Break barriers by making women visible in the Church
How to get the Church to accept women as priests. Strategy Presenter’s Pack, part 3.
Note for presenters. A diagram for printing out and distributing to your listeners can be downloaded here: Breaking Barriers Programme.
A lesson we can learn from psychology is that providing correct information is not enough. Prejudice gets its best chance to flourish and grow through what has been called ‘social distance’. It is broken down by creating familiarity.
Why is this programme necessary? Well, to stay with the example of Afro-Americans since the phenomenon was widely studied, people prejudiced against ‘blacks’ rarely knew them as intimate friends. In this context, psychologists identified six circles of closeness: (1) kinship by marriage; (2) personal friends; (3) neighbours; (4) colleagues at work; (5) immigrants; and (6) visitors to one’s country. A research from 1928 showed that standard white Americans would admit white Englishmen or Canadians to circles of family and friendship, would hesitate about Spaniards, Italians and Jews, and would positively bar Negroes, Chinese and Indians. On the other hand, once individuals from these suspect nations were admitted to closer circles, prejudice was more easily broken down.1
I do not know if you have heard the story about the surgeon who arrived late at the hospital and rushed into the operation theatre where a young man was waiting to undergo emergency surgery. On seeing the patient, the surgeon exclaimed: “He is my son!” The patient opened his eyes and said: “Hi, mum!” — Surprised? We are still not accustomed to think of women as surgeons. And what about the young man who said “Hi, mum!” to the bishop?
Familiarity is the key word here. Catholics are used to see only men officiating at the altar, only men taking all decisions in the diocese and the parish. Unconsciously they associate liturgical functions with men. The more they see women in roles that border on the priestly ministry, the more they will overcome inner psychological resistance.
Principle. The women’s ordination movement should promote all developments through which women are given more responsibility in the Church.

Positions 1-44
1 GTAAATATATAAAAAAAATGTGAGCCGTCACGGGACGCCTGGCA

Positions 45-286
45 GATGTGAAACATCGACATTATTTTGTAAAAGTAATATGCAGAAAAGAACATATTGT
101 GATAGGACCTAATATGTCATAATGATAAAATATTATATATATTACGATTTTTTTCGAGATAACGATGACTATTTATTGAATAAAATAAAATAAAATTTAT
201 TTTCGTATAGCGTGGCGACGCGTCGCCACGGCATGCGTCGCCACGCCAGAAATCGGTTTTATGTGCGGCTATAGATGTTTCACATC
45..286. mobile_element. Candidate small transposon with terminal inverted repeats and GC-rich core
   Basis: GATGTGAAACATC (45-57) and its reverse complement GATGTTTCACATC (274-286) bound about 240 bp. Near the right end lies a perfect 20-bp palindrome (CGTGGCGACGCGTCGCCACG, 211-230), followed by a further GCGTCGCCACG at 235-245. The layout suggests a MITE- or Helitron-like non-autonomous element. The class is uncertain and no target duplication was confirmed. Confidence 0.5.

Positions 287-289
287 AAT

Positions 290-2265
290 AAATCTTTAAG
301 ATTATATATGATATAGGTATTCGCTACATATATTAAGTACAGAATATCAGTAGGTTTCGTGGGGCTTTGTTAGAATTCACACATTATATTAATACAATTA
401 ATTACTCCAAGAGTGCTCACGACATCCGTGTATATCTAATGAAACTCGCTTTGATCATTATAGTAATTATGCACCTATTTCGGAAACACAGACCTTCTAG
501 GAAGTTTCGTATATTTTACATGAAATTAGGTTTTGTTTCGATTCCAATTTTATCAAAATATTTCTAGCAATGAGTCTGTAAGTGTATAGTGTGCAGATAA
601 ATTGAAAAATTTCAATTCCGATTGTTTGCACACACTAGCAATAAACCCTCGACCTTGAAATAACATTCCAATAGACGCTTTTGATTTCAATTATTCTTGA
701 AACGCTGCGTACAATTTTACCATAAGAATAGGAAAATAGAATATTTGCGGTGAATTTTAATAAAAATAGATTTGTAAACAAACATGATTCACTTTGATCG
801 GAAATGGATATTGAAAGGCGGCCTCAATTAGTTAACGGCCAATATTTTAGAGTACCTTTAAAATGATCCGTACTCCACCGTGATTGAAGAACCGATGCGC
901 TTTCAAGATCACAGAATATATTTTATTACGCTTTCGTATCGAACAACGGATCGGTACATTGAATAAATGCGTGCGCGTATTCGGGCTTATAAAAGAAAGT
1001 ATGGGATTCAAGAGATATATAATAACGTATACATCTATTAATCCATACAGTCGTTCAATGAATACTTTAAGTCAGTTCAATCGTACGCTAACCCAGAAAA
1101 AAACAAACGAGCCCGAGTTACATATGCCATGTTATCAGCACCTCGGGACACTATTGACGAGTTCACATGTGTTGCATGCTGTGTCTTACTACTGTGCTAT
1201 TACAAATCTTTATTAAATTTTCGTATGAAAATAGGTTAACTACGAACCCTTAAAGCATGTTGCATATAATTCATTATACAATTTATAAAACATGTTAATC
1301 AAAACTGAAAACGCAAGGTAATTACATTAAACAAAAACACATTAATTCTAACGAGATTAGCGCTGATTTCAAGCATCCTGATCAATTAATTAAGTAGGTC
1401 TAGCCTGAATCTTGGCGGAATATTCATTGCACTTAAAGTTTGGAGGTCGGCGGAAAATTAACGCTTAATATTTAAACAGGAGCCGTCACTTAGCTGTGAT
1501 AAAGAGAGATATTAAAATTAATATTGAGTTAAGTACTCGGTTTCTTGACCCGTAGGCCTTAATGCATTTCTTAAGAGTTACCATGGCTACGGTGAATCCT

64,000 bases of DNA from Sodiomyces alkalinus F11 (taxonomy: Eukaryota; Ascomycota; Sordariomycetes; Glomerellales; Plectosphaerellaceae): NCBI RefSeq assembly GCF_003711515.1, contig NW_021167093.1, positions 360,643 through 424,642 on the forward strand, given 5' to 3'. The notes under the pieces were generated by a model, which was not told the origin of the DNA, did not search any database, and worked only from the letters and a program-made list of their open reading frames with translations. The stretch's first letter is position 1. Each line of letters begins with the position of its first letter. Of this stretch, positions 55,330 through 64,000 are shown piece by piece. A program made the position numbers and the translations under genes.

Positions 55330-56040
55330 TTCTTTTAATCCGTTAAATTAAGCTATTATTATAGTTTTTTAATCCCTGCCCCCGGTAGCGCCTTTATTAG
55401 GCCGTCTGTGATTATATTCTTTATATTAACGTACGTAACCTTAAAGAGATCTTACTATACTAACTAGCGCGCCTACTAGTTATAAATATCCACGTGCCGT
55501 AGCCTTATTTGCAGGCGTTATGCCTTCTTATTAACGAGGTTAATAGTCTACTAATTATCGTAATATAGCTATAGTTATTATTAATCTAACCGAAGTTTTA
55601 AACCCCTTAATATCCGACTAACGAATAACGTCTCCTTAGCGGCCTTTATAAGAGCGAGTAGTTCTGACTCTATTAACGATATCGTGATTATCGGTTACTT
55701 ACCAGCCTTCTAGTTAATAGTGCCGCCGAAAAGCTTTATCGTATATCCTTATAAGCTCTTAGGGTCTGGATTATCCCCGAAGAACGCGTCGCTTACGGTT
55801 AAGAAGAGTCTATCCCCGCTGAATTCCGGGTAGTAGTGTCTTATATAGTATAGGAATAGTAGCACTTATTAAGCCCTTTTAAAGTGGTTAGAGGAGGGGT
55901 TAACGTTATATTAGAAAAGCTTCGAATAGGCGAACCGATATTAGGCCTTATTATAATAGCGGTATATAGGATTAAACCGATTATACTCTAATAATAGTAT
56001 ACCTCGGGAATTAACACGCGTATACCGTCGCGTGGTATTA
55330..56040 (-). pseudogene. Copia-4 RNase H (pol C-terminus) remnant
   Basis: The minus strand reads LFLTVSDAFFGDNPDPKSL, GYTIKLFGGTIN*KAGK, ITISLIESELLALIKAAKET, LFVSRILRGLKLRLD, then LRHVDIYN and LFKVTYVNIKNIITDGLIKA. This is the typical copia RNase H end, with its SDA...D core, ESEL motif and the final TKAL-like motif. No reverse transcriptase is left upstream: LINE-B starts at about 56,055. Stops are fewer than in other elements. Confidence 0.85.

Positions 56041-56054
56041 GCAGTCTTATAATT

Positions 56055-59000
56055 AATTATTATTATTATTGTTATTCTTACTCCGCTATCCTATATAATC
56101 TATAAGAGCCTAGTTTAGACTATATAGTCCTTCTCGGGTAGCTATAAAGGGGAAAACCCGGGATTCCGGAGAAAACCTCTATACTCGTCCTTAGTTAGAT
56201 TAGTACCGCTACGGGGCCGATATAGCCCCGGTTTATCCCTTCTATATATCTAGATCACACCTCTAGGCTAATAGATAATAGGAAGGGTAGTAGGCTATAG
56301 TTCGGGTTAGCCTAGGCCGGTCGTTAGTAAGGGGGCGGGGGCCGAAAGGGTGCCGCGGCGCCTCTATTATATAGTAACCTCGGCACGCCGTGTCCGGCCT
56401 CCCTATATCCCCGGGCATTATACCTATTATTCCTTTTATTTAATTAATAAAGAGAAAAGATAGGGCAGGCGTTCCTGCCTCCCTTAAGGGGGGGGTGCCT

In other words: the intermediate steps too count. Psychological barriers have to be broken down by women assuming a more visible presence in the Catholic community – even in roles less than the ordained priesthood.
Women should be at the altar in liturgical settings.
Though the priestly ministry extends much wider than presiding over the Eucharist, it is women’s closeness to the Eucharist that will serve as a powerful symbol for traditional Catholics.
- Women already function in eucharistic worship as members or directors of the choir. This is an advance, since until 1917 women were forbidden to be members of the choir by Church law. This ridiculous prohibition was reiterated more than once by the Sacred Congregation for Liturgy. “Neither girls nor adult women may be members of a church choir” (decree 17 Sept. 1897). “Women should not be part of a choir; they belong to the ranks of the laity. Separate women’s choirs too are totally forbidden, except for serious reasons and with permission of the bishop” (decree 22 Nov. 1907). “Any mixed choir of men and women, even if they stand far from the sanctuary, is totally forbidden” (decree 18 Dec. 1908).
- In many places women are beginning to function as Mass servers, readers, ministers of holy communion, preachers and as presiding over communion services. Here too we have made progress. The 1917 Code of Law restricted all ministries at the altar to males (CIC 813). The new Code of 1983 which is still in force today, allows lay people, including women, to be readers, Mass servers, cantors, preachers, leaders of prayer services, ministers of baptism and communion, but only by a ‘temporary deputation’ (Canon 230, §2-3).
- Inclusive language should be used at all times during liturgical services. Even if the officiating priest forgets to do this, other ministers such as readers and preachers should observe the rule. People will get the point.